Payday loans can be a risky venture to those who do not understand them. As a result, many states have strict payday loan regulations to help protect consumers. The laws change regularly, so before agreeing to a payday loan, check with your state to make sure the lender is following current laws. If you're offered a loan that doesn't follow the laws, the loan is illegal. The National Conference of State Legislatures (NCSL.org) keeps a list of the current laws.
State Laws and Payday Loans 2020
States that Currently Regulate Payday Loans
- Alabama – $500 with loan terms of 10 to 31 days. Cannot exceed 17.5%.
- Alaska – $500 with a maximum term of 14 days. Cannot exceed $15 per every $100 loaned or 15%, whichever is lower.
- California – $300 with a loan term of no more than 31 days. Cannot exceed 15%.
- Colorado – $500 with a minimum loan term of six months. Interest cannot exceed 20%. Monthly maintenance fees of $7.50 or less per $100 are allowed.
- Delaware – $500 with loan length of no more than 60 days. No cap on fees.
- Florida – $500 with loan terms ranging from 7 to 31 days. Cannot exceed 10%.
- Hawaii – $600 for no more than 32 days. Cannot exceed 15%.
- Idaho – $1,000 with no restrictions on fees or loan lengths.
- Illinois – Smaller of $1,000 or 25% of a consumer's gross monthly income for 13 days to 120 days. Cannot exceed 15%.
- Indiana – $50 and $550 for no less than 14 days. Cannot be more than 15% for loans of up to $250, 13% on loans between $251 and $400, and 10% on loans of $401 to $500.
- Iowa –$500 for no more than 31 days. Fees are 15% on the first $100 and then 10% after that.
- Kansas – $500 for 7 to 30 days. Cannot be higher than 15%, and a 3% maintenance fee is allowed.
- Kentucky – No more than two payday loans out at any time totaling $500 for 60 days or less. No more than 15%.
- Louisiana –$350 for no more than 30 days. Cannot exceed 16.75%.
- Michigan – $600 for no more than 31 days. No more than 15% on the first $1 to $100, 14% on $101 to $200, 13% on $201 to $300, 12% on $301 to $400, 11% on $401 to $600.
- Minnesota – $350 for no more than 30 days. Loans up to $50 have a fee of no more than 10.5%; $51 to $100 fees cannot top 10%; $100 to $250 fees are 7% plus a $5 processing fee; $251 or more, 6% plus a $5 processing fee.
- Mississippi – $500 for no more than 30 days. Cannot exceed 3% for federal or state government checks. Cannot exceed 10% with personal checks.
- Missouri – $500 with loan terms of 14 to 31 days. Cannot exceed more than 75% of the original loan value.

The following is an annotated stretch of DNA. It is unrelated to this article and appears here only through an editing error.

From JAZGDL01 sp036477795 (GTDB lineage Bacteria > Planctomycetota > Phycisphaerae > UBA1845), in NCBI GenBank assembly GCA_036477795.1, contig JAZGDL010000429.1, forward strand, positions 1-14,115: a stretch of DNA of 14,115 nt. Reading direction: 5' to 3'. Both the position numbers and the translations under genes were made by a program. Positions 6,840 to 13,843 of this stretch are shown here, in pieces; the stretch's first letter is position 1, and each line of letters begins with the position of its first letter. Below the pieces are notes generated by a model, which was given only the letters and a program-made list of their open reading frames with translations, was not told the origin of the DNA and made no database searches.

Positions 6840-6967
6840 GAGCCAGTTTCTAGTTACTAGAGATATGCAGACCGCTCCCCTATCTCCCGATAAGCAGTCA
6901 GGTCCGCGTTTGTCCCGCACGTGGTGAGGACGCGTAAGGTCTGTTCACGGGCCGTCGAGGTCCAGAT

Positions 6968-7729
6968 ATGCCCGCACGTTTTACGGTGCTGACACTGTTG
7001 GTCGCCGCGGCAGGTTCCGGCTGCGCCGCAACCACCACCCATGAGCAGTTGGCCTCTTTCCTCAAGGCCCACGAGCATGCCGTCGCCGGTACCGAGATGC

- Montana – Between $50 and $300. There is no loan length, fees cannot exceed more than 36%.
- Nebraska – $500 for no more than 34 days. Cannot exceed 15%.
- Nevada – No more than 25% of the consumers gross monthly income. No restriction on fees.
- New Hampshire – $500 with payment terms of 7 to 30 days. Charges cannot exceed 36%.
- New Mexico – No more than 25% of a consumers gross monthly income for between 14 and 35 days. Cannot exceed 15%.
- North Dakota – $500 per transaction with no more than $600 to any consumer for 60 days. Cannot exceed 20%.
- Ohio – $500 for least 31 days. Cannot exceed 28%.
- Oklahoma – $500 for 12 and 45 days.Cannot exceed 15% on the first $300 and 10% on $301 or more.
- Oregon – No maximum loan amount, but terms must be between 31 and 60 days. Cannot exceed 36% with a processing fee of no more than $10.
- Rhode Island – $500 for 13 days or longer. Processing fees cannot be more than $5, and interest must be no more than 10%.
- South Carolina – $550 with loan terms of no more than 31 days. Cannot exceed more than 15%.
- South Dakota – Maximum loan value of $500, otherwise no restrictions.
- Tennessee – $500 for no more than 31 days. Cannot exceed more than 15%.
- Texas – Loan cannot be less than seven days. No limits on amount, interest, or fees, but there are breaks for military members.
- Utah – No maximum loan amount, but it cannot last more than 12 weeks. No restriction on interest charges.
- Virginia – $500. Interest cannot exceed 35% and any origination or processing fees cannot exceed more than 20% of the loan amount.
- Washington – Cannot exceed 30% of the gross monthly income or $700, whichever is lower. Repayment date must be one day after the consumer's payday. Fees cannot be more than 15% on the first $500, and 10% after that.
- Wisconsin – No restrictions on the size of loan or repayment terms. No cap on interest.
- Wyoming – No restrictions on the size of the loan, but repayment must be no more than one month. Cannot exceed 20% or $30, whichever is larger.
States Without Specific Payday Loan RegulationsIn Connecticut, Maryland, Massachusetts, and West Virginia, payday loans are legal as long as small loan or usury laws are followed. In Maine, New Jersey, New York, Pennsylvania, and Vermont there are no current restrictions.
States that Ban Payday LoansSome states ban payday loans altogether to make sure consumers don't fall into a cycle of being unable to afford or pay back the loan. Those states are:
- North Carolina
- Washington D.C.